Number 5 is obviously almost always software or bot spamming. It's always a comment that gives a compliment, put stays generic enough so it is applicable on almost every photo. Someday people will realise how much automation and "cheating" is going on on a platform like Instagram. Posts are scheduled automatically. Software is running to give automated likes or comments on new followers, accounts follow you and if you don't follow back, unfollow you. All done by software running the account.
Sometimes they are just downright idiotic. Last week I started following someone and within 2minutes they liked all my latest photos. About 20 pieces. It took him or her 5s to scroll that fast and like all those photos. Obviously I unfollowed. I'm sure the bot was deeply hurt.

Charles J's picture

The others I know - had to make out "preesh" because I've never seen it before - but what does "fowsh" mean?

Charles J's picture

Okay... so.


Right. Where are you going online that people are using phrases from PubLIZity?

Ivan Lantsov's picture

not no inglish good peple not steal from me!

Black Z Eddie .'s picture

FB is strong in photography/cinema groups. At least in my area. Tons of people use it for paid/TFP gigs. Even the younger crowd joins just to get shoots in. Also, for those setting up wildlife/landscape ventures.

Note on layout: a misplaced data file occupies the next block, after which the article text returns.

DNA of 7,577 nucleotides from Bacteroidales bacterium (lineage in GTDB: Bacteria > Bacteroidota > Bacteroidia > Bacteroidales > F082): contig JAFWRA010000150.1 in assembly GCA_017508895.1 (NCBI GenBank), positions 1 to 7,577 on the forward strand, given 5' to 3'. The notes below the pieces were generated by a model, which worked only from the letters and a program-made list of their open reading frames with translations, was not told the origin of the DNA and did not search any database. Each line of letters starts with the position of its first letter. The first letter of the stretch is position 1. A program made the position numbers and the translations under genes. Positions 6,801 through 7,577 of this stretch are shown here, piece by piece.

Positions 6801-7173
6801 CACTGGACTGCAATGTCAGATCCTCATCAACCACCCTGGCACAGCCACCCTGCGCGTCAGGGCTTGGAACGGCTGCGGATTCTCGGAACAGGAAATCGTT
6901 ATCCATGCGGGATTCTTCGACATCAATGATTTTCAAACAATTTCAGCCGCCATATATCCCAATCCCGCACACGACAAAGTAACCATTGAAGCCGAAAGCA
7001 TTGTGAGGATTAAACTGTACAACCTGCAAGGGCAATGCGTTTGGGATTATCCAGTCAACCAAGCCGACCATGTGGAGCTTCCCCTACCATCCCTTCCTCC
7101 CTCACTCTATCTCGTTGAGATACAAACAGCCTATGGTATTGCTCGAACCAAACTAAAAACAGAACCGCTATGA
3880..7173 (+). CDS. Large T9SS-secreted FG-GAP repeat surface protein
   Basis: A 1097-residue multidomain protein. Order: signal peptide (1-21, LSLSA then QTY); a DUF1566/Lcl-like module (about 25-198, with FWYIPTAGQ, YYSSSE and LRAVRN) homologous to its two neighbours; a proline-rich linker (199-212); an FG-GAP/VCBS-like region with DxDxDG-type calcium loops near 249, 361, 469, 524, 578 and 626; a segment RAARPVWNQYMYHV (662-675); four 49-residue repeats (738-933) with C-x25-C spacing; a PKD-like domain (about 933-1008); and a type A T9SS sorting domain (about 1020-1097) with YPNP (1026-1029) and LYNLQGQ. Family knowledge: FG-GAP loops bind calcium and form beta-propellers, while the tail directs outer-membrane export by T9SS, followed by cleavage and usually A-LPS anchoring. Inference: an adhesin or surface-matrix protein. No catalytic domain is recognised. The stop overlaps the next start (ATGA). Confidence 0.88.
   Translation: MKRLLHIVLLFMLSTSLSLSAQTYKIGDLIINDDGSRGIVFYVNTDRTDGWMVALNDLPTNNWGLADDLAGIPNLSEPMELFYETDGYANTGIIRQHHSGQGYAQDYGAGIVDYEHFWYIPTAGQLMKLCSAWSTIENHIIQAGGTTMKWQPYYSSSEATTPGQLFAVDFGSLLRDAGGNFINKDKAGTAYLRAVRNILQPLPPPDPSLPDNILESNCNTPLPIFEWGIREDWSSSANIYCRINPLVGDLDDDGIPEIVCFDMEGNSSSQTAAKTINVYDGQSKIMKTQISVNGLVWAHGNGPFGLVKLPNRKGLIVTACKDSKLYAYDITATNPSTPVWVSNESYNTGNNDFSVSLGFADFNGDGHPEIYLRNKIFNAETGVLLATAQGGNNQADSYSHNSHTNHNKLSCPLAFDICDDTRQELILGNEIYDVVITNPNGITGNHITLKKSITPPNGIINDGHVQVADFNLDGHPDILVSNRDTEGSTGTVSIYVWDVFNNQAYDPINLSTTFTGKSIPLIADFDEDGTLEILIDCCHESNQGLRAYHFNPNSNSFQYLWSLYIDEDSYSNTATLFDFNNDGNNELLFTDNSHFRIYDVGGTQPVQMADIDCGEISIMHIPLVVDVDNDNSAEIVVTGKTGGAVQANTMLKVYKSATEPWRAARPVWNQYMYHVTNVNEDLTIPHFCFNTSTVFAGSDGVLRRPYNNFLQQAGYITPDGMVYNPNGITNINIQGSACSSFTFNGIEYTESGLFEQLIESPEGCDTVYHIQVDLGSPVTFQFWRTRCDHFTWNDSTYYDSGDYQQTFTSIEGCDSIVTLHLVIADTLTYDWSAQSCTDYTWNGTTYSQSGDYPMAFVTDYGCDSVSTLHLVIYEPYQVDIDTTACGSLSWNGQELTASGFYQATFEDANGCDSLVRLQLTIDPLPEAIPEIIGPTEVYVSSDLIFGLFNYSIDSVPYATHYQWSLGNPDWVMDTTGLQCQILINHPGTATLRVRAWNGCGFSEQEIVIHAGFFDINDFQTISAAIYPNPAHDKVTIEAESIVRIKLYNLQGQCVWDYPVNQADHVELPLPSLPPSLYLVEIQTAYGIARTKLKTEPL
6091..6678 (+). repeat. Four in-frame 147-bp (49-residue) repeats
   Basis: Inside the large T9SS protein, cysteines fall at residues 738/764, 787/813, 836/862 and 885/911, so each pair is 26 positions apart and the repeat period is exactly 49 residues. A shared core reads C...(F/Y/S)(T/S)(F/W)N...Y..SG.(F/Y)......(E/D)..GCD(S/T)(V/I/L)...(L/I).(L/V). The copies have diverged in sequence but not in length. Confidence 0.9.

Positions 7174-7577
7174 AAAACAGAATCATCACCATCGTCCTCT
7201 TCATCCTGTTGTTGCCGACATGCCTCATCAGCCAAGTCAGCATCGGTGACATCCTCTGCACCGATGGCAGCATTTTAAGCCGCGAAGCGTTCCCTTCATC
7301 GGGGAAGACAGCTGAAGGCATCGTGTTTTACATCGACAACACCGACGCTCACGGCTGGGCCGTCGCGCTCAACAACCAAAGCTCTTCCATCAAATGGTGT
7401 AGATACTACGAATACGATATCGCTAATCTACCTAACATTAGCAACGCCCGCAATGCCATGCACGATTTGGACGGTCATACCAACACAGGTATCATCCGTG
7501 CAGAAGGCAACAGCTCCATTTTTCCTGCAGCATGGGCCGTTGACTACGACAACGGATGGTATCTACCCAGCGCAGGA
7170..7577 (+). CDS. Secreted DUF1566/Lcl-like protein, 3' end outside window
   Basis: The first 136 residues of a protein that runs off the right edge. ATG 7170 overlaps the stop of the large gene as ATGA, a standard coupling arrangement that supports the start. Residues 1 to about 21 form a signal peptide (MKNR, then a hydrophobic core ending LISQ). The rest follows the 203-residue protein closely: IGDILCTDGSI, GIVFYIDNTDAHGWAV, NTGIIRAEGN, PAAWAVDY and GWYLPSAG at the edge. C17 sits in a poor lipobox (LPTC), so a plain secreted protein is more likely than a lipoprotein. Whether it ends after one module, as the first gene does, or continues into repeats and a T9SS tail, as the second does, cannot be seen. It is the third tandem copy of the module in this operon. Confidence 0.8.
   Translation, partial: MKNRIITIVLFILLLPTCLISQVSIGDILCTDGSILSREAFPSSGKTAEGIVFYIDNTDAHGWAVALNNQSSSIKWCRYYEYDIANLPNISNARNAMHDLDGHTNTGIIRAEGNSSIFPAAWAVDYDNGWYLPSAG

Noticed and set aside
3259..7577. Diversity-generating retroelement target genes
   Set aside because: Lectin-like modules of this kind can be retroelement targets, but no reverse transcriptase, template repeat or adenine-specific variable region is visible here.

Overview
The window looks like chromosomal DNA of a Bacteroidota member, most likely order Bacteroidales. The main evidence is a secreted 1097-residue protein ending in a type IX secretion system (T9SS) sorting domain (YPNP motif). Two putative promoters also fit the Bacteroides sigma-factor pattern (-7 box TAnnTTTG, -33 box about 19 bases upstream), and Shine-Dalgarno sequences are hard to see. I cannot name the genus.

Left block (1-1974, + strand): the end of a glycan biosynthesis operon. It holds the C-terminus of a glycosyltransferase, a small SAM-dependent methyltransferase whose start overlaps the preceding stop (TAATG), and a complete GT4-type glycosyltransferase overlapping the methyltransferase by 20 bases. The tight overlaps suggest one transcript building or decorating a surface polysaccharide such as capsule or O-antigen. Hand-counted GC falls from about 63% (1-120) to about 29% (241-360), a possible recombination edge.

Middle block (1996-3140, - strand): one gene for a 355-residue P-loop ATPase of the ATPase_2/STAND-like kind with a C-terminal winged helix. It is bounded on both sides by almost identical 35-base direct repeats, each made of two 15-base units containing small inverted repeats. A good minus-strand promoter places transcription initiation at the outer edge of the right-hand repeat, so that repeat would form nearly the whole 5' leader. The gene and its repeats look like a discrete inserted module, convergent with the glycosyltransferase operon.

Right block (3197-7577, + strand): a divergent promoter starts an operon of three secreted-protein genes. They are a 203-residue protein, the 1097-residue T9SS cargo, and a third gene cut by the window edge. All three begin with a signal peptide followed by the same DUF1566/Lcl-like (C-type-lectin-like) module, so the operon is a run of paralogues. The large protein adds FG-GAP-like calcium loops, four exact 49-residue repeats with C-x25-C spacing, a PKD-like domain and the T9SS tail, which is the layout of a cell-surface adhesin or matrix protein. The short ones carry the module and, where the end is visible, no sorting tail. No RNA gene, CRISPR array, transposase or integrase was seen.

Kirk Darling's picture

My target market is on Facebook.


Kurt Hummel's picture

I think Instagram and Youtubers need to stop saying the following three words. Epic,bro and fail.

Hunter Chan's picture

Also dope...For Peter McKinnon...

jim hughes's picture

In all seriousness... it seems to me that most photographers today have come to detest FB and IG, resent the obligation to deal with them, and would be very happy indeed to see some new alternatives appear.

Bruce Grant's picture

I rarely post to IG anymore but I'm not sure I'd like another alternative. IG was supposed to be for photos but it's definitely devolved from that. I'd imagine a new platform would eventually end up the same way.

Alex Herbert's picture

500px could be so much better than it currently is. But they're moving in a weird direction with the app.

Black Z Eddie .'s picture

-- "and as usual, the nudes, lingerie or bikini pics get the most attention"

As usual, these types of assumptions about a site are pretty false.


Black Z Eddie .'s picture

Yep. There's something in it for everyone. It's not as one-sided and dominated by any one genre as you cried it out to be.

Black Z Eddie .'s picture

Am I mad? What are you, 12? You pull out the popularity card because you have nothing grown up to bring to the table. Given your history of acting like a little man-child, I guess I shouldn’t surprised.

And as for this site, here, let me help you, aaagain. There is none so blind…